As the Daily Mail article stated, the business community often complains about the business personal property tax, and if you only look at half of the chart you can see why. It shows the cracker facility paying $12 million in property taxes in West Virginia that it wouldn’t pay in Ohio. But if you look at the total property tax bill, West Virginia’s is lower. Why? The facility would pay an extra $18 million in real property taxes in Ohio.
 
How uncompetitive can the business personal property tax be when our real property taxes are almost half that of Ohio? The same is true for our other competitor for the cracker, Pennsylvania. Rates and assessments for PA were hard to come by, but on measure like property taxes per capita, as a percent of GDP, and as a percent of personal income, they were all much lower in West Virginia than in Pennsylvania, even though they don’t tax personal property there either.
 
So, do we really need to give away $500 million to make our property taxes more competitive? Not when you consider all property. Of course that question ignores the facts that taxes do not strongly influence business locations, low taxes don’t create economic growth, and taxes are a minor cost of doing business.

OPEB Cap Costs Public Employees $5 billion

In his column this morning Phil Kabler briefly noted that the result of capping the state’s contribution to retiree health insurance was “that the burden was shifted onto current and future retirees.” This is something I wrote about last week, so it was nice to see this basic point acknowledged in print. Another point that has been absent from the debate on OPEB is how much in compensation public employees will lose because of PEIA’s decision to cap the retiree subsidy provided by the state.

The chart below provides some estimates.

In FY 2011, the state is estimated to pay approximately 67 percent or $148 million of total retiree health care costs, while retirees will pay about 33 percent or $72 million. With the 3.3 percent growth cap in place, by FY 2030 the state will only be paying about 9% of retiree health costs, while retirees will have to pay 89% of the costs (of course, no retiree will be able to afford this cost, but that is another discussion).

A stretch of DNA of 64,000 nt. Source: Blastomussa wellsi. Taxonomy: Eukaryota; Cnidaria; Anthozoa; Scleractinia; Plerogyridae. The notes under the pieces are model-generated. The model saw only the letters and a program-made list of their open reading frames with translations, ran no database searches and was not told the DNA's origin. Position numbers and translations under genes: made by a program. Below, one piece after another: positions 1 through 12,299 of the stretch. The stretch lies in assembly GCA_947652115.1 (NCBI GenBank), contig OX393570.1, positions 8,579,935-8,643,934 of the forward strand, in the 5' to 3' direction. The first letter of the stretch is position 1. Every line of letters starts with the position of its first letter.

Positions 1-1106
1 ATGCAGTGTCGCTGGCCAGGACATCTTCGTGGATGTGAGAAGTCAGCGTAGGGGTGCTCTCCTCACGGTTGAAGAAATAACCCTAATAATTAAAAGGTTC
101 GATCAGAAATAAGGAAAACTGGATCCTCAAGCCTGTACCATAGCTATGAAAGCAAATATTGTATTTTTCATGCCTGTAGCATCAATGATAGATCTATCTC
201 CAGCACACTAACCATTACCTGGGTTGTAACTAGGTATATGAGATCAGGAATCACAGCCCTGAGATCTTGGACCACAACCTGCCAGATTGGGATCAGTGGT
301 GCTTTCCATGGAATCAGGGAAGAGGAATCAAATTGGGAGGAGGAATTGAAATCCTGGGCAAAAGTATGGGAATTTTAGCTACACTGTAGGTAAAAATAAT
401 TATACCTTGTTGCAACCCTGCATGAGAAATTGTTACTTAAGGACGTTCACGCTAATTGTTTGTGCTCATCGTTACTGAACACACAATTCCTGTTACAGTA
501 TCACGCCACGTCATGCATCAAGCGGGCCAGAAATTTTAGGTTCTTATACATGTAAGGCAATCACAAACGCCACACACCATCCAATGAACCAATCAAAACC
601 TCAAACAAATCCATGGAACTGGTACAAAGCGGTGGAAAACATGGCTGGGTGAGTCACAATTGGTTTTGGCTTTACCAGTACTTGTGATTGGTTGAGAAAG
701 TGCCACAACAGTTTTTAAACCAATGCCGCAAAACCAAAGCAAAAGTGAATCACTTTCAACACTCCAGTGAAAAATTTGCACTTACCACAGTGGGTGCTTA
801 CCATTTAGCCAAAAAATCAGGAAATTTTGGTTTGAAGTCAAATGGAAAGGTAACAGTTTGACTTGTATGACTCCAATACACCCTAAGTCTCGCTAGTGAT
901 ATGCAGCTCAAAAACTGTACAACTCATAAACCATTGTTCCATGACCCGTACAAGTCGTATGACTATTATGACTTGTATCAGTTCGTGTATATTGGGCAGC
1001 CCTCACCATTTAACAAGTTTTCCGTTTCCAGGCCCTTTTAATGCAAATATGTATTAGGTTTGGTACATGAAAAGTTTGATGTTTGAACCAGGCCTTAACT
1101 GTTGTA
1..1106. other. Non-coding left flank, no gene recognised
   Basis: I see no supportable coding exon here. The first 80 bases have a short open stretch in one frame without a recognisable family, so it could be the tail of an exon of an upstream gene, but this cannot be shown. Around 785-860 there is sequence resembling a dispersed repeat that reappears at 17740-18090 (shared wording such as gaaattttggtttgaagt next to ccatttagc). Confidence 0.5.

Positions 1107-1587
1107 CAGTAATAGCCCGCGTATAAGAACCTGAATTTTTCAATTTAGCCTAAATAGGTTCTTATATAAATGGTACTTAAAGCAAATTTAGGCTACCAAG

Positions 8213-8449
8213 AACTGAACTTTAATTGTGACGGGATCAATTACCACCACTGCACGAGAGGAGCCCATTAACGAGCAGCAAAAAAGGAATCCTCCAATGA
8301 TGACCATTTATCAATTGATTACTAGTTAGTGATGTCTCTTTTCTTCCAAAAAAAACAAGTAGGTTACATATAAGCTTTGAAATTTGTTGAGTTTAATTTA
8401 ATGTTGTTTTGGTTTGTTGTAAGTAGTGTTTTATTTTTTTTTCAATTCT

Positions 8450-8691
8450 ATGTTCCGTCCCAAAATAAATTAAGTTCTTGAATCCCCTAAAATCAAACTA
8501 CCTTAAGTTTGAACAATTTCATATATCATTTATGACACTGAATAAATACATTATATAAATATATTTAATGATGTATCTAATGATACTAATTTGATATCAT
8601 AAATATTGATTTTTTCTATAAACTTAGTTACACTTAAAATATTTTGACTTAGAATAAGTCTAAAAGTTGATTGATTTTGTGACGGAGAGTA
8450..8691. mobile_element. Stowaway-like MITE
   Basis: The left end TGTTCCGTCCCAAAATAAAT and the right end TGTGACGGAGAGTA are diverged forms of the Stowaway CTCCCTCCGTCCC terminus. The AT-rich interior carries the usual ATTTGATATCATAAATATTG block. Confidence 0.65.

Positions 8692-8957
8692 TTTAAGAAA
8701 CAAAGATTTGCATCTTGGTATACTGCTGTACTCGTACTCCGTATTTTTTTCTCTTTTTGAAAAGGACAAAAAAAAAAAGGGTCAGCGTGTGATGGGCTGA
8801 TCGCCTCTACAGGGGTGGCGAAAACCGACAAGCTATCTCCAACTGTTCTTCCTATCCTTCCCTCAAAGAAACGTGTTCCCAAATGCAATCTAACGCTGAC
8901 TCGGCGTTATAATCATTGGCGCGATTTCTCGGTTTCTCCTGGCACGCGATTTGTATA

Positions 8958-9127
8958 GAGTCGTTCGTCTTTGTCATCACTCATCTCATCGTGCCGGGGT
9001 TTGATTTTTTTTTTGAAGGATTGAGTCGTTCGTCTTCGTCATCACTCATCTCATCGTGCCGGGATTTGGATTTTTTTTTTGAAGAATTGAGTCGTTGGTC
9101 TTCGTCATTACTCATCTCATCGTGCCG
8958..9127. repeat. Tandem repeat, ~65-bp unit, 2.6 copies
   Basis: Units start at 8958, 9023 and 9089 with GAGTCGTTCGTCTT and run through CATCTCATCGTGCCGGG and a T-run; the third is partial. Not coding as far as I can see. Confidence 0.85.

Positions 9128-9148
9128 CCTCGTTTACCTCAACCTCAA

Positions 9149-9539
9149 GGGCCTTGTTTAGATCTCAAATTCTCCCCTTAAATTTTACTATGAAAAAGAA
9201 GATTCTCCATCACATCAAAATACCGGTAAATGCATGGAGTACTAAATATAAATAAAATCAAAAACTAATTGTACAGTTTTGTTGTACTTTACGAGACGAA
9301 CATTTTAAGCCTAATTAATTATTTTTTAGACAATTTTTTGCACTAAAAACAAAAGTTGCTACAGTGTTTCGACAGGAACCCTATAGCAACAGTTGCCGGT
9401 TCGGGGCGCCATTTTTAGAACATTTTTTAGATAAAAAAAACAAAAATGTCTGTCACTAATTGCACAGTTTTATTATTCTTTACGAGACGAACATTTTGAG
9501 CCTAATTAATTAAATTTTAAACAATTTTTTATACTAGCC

Over the 20 year period, the total costs of retiree health care is $13.7 billion. If the state continued to pay 67 percent of total costs (green bars) like it does today it would cost $9.2 billion over this 20 year period. With the cap in place (red bars), the state will pay only about $4.1 billion over the next 20 years for retiree health care costs.

If no other funding source is found to offset the cost shift to public employees, participating public employees will lose about $5.1 billion over the next 20 years in compensation. Of course, even if a funding source is found it is highly unlikely to defray even half of the $5.1 billion in lost compensation.

Solving the OPEB Problem is in Reach

Last night the Charleston Area Alliance hosted a discussion between Senator Brooks McCabe, PEIA director Ted Cheatham, and yours truly on how to address the state’s growing OPEB (other post-employment benefits) liability. As readers may know, we published a detailed report on how the state should handle this problem back in January. I do not have much more to add to the discussion that was not in our report, but uploaded here are some of my notes from the event.

One thing that I stressed at the event was that the state should not overreact to the OPEB liability by completely pre-funding it. As the chart below shows, both the House and Senate legislation would fully fund the OPEB liability by FY 2028 and FY 2030 respectively, while our two biggest pension plans would only have a funding ratio between 80-95 percent.

So, why shouldn’t we fully pre-fund the OPEB liability? Although it seems counter intuitive, there are several good reasons.